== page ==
Mancunians are following city politics more closely than ever before, thanks to Mayor Andy Burnham’s dispute with Central Government before Christmas.
With the Manchester Mayoral Election happening in three months’ time, tackling the issues which affect Mancunians throughout the region is more important than ever.
MM spoke to Burnham’s primary opponent, Conservative candidate Laura Evans, who believes what the region really needs is somebody to work with the government, not against them.
She said: “Isn’t it time to stop the fighting and work with the area? Of course, you’re never going to get everything on your wish-list.
“I only ever see a bashing of the government at every opportunity, deliberately making it more complicated than it needs to be. It’s time for that to go.
“I will be very keen to work with the government, and I’ve put that in all my messaging.”
Evans has previously worked as a councillor in Trafford and is very forthright in saying what she thinks Greater Manchester needs.
“I think we have a beautiful city, we’re terribly well located,” said Evans, “We have huge amounts of opportunities to be a global city. We have an amazing workforce, we just need to make sure the opportunities are there to get them into good jobs.”
Given the landslide victory enjoyed by the Conservatives in 2019 – in which they won 9 seats in Greater Manchester – it’s easy to understand why Evans would sense people want change.
“People don’t like feeling like everything is city centre focused. When I go out to other areas, they haven’t really felt connected to the whole of Greater Manchester.
“We had an election where a lot of MPs got elected in areas where there’d never been Conservative MPs. They were banking on that to give them change.
“People in Middleton, Heywood, Bury and Leigh wanted good opportunities and better education.”
Evans is dismissive of the idea that the 2019 election results are indicative of the public mood surrounding Brexit: “I think fundamentally people wanted a change.
“A lot of the councils have been Labour forever, and they haven’t seen the benefits of that. It felt draconian. Why wouldn’t you want that change?”
A conversation about politics in Manchester wouldn’t be complete if the issue of homelessness wasn’t addressed.
Andy Burnham certainly made it a key point of his campaign, pledging to end homelessness by 2020 (In November 2019, he acknowledged he’d fallen short of this target).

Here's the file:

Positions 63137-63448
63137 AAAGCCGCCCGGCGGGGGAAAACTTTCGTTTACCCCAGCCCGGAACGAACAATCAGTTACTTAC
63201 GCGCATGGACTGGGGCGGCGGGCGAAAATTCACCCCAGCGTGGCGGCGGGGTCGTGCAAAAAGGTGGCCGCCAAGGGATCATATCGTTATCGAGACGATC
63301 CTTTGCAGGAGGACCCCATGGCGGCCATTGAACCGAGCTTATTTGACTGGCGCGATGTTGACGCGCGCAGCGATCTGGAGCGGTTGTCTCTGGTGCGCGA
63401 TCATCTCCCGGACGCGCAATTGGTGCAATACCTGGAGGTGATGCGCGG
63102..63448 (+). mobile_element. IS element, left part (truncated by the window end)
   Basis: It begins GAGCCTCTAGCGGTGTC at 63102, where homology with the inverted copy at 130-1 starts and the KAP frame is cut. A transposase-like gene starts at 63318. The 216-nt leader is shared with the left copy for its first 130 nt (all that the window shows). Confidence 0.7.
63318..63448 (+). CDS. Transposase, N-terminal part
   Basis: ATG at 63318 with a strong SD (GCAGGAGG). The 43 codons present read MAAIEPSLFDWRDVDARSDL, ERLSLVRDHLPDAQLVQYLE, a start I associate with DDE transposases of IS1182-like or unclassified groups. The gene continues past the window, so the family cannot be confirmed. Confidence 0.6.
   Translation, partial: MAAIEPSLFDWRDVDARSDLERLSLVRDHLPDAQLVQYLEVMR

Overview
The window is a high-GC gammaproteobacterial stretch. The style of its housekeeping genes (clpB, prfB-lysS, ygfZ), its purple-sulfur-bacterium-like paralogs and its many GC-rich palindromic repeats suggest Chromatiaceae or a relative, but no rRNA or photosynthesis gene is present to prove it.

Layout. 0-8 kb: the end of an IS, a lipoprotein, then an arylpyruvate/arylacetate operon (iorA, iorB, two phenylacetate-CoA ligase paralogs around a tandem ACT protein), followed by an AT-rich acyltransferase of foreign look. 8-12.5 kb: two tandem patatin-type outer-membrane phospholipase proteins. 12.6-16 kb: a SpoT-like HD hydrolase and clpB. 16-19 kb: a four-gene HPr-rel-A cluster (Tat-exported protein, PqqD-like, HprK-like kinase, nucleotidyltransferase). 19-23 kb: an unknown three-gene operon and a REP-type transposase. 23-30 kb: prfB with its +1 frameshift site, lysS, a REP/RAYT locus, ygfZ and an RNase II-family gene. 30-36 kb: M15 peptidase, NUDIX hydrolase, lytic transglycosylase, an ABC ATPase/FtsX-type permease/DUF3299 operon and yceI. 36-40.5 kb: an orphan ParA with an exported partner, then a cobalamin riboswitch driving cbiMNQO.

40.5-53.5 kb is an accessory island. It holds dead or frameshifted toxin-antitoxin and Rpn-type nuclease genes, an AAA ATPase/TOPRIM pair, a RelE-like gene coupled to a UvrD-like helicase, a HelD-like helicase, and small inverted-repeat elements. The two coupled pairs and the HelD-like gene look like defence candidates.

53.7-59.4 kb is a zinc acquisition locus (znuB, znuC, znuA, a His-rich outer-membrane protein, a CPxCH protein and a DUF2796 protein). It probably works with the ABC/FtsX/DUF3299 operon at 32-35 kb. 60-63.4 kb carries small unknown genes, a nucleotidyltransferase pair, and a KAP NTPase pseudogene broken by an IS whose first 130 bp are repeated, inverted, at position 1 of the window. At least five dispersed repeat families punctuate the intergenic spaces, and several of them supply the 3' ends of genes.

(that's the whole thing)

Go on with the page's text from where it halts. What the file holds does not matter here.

Greater Manchester has around 5,564 homeless people – although this figure does not account for those who are ‘sofa-surfing’.
Burnham’s ‘A Bed Every Night’ scheme sought to give vulnerable people a place to sleep, but Evans feels that it isn’t going far enough to tackle the problem of homelessness: “I don’t think it’s good enough to say a bed for a night. I want them to have a change of life.”
Evans points to the ‘revolving door’ system in prisons as a factor that needs focus when addressing the problem.
“Some people come out of prison and end up on the streets. What are we doing to get those people on a new journey? A bed won’t solve that problem.
“I know it was Andy Burnham’s big flagship policy, but we need to get the root of the problem.”
She points towards people in prison learning new skills, as a way of giving them a fresh start, whether it be through courses in brick-laying, coding, joinery or administration.
“The biggest thing you need to give people is hope and opportunity.”
Evans also gives praise to the government’s pledge to deliver 3,300 homes for rough sleepers, but she adds: “I want them to live with a job, a purpose, a point. We need to make sure they’re upskilled.”
“I personally would make it my job to know everything about that person on the street. I would want a CV delivered for them, I’d want to know what skills they have and what skills they need. We need to know where we can take them on that journey.”
As Mayor, Evans would want to see a more personalised approach tailored to the varying circumstances of rough sleepers: “You can’t just join them all together, you need to find out what each one needs.
“Are we checking that their feet are good, that their teeth are in good health? We can’t just give them a bed for a night. It’s got to be a much bigger, broader approach.”
Evans cites herself as a big believer in the ‘Hand Up, Not Handouts’ philosophy of Mustard Tree, the Manchester based homeless charity.
“Businesses have a responsibility to help out too, as do the councils. We all have a responsibility to help make the change, so I want to deliver on that.”
When asked why Mancunians looking for a change should look towards Evans and conservatism for answers, she brings the focus onto her earlier life: “I grew up deaf and with a speech impediment, not an easy childhood.
“But I believe opportunity is there for the taking.”
She recalled how she worked on estates with high crime, where local kids had no interest in joining the Scouts or the Brownies. But when offered another alternative, they were able to turn their lives around.
“They did really well with boxing. Boxing is quite an art form, and if you have somebody delivering the message in a right way – the basics of good behaviour – you can really see huge amounts of change.
“The big narrative here is that we’re going out to listen to people and we will deliver on what they want, rather than what we think they want.”
The Manchester Mayoral election will take place on May 6th 2021.